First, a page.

Upon initially powering up the apparatus, the "INTEGRATE" mode will be automatically selected as indicated by illumination of the "INTEGRATE" signal light on the memory signal light panel. The "INTEGRATE" function provides consistent exposures by compensating for power fluctuations as well as lamp deterioration. It does so by evaluating the light as actually received on the vacuum frame 20, particularly as measured by photocells 21,22,23 and identified in the keyboard as probes A, B, and C. The "INTEGRATE" mode of operation allows the operator to select light units of up to 999 units, by tenths of a unit if necessary.
The invention permits the integration mode to be selected for each exposure. Thus, by pressing the "T/I/Q" button once, the quartz mode will be selected and both the "TIME" and "INTEGRATE" signal lights on the memory signal light panel will be illuminated. The quartz function is designed to be used in conjunction with a quartz halogen light source. In the quartz mode, the electronics continuously samples the voltage to the lamp and integrates it and selects the exposure to terminate when a desired integrated value is reached. If the voltage is low, the length of the exposure will be extended to compensate for the relative dimness of the lamp. The inverse is true if the voltage is high.
By pressing "T/I/Q" button once more, the TIME mode will be selected and the "TIME" signal light on the memory signal light panel will be illuminated. In the "TIME" function, the operator selects exposure times in seconds from a tenth of a second up to 999 seconds. In the "INTEGRATE" mode, the exposure is calibrated using the light impacting on one of the probes. The "PROBE" button allows the operator to select which of the three probes is to be used as the reference to be integrated. Upon initial power-up, the integrator automatically selects "Probe A" and the probe A signal light on the memory signal light panel is illuminated. By pressing the "PROBE" button once, "Probe B" is selected and its signal light is illuminated. A third pressing results in the selection of "Probe C" and illuminating of its associated signal light.
The "SAVE" button actuates a function to save all specific information that has been selected for the exposure program. When building an exposure program, "SAVE" must be pressed before leaving the program channel or the information entered will be lost.
When the "DIM" button is pressed, all of the signal lights on the integrator extinguish; pressing that button again reilluminates all signal lights appropriate for the stage of operation. This provides reduced illumination for particularly sensitive materials. The control panel is also provided with a vacuum regulator to control the level of vacuum in the exposure chamber and a vacuum gauge to measure the same. A vacuum switch is provided to provide for manual operation. Also provided is a safe light switch which can be used to switch on and off a safe light as desired.
The "POWER" switch on the keyboard is used to operate the control circuit, generating the power set signal 316 and discussed with respect to FIG. 3.
Those of ordinary skill in the art will be able to use the foregoing discussion of the functioning desired for the keyboard operation of the programmable features to devise suitable specific circuits using widely commercially available circuit components to carry out these functions.
Actuation of a particular program is accomplished by pressing the "M-SET" key and a corresponding numeric value corresponding to the program number desired to be operated, followed by the "ENTER" key and the "START" key.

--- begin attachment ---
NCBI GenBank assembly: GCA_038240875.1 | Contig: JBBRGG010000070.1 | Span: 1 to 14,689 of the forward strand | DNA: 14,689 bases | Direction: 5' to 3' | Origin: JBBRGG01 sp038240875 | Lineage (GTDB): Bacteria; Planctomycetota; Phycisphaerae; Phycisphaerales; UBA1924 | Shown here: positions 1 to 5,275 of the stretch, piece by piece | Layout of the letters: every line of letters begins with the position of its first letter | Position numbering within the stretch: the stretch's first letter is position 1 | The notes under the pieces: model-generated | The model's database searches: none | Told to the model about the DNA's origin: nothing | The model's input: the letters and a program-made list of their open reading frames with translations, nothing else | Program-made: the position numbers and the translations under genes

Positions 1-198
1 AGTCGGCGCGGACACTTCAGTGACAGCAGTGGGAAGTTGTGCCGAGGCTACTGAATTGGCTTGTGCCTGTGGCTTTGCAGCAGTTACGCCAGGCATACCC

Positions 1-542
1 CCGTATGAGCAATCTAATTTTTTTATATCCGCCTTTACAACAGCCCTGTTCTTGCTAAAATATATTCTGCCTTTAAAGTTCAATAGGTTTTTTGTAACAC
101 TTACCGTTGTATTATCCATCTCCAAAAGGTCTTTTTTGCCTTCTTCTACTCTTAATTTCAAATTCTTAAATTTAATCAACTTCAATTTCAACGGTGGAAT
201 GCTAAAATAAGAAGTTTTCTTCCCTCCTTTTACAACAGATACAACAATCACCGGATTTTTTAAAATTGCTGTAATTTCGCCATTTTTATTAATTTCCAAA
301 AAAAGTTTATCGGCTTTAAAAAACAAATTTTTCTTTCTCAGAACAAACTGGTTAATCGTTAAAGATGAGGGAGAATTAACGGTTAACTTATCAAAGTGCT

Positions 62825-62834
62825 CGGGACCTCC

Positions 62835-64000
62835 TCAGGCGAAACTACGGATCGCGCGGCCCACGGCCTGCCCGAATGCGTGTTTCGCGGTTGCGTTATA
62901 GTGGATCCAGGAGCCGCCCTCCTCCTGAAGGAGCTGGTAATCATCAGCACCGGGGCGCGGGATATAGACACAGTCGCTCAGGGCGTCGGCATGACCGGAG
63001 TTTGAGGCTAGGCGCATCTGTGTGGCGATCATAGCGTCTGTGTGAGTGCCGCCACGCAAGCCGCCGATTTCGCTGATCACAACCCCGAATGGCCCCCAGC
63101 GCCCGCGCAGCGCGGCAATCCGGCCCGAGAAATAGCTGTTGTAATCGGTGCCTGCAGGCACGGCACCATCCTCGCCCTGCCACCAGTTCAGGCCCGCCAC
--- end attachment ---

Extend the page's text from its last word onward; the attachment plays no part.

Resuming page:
During the programming of the data in a memory location, the signal light associated with the function being programmed flashes on and off to provide a prompt to the programmer of what value is being set at a particular time. Similarly, during program actuation, the program sequence lights illuminate (unless the DIM mode is selected), corresponding to the portion of the program operating at the time.
The present invention has been found to improve the productivity of workers making exposures of negatives by 50-100%, due to the flexibility of capabilities built into the unit, and its easy programmability and rapid adjustment from one set of operating conditions to another.
Three levels of protection from line voltage fluctuation are provided in this system: line voltage tap select; integration of the light according to the desired mode; and use of the actual power to the lamp being used to modulate the power supply to the lamp. This redundant level of protection provides maximum control over the actual exposure made. The selectability of powers output from the light permits a wide range of emulsions of light sensitive material to be used. These advantages provide accurate control and optimum productivity to provide those of ordinary skill in the art with a unique tool.
Various modifications to the foregoing will occur to those of ordinary skill in the art, which modifications are deemed to be within the scope of the invention as enumerated in the claims.
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|U.S. Classification||355/83, 355/88, 355/132, 355/69|
|International Classification||G03B27/20, G03B27/73|
|Cooperative Classification||G03B27/735, G03B27/20|
|European Classification||G03B27/73B, G03B27/20|
|Nov 25, 1991||AS||Assignment|
Owner name: AMERGRAPH CORPORATION, NEW JERSEY
Free format text: ASSIGNMENT OF ASSIGNORS INTEREST.;ASSIGNORS:LESKO, ROBERT J.;PITEL, IRA J.;REEL/FRAME:005923/0159
Effective date: 19910819
|Mar 26, 1998||FPAY||Fee payment|
Year of fee payment: 4
|Apr 16, 2002||REMI||Maintenance fee reminder mailed|
|Aug 12, 2002||FPAY||Fee payment|
Year of fee payment: 8
|Aug 12, 2002||SULP||Surcharge for late payment|
Year of fee payment: 7
|Apr 12, 2006||REMI||Maintenance fee reminder mailed|
|Sep 27, 2006||LAPS||Lapse for failure to pay maintenance fees|
|Nov 21, 2006||FP||Expired due to failure to pay maintenance fee|
Effective date: 20060927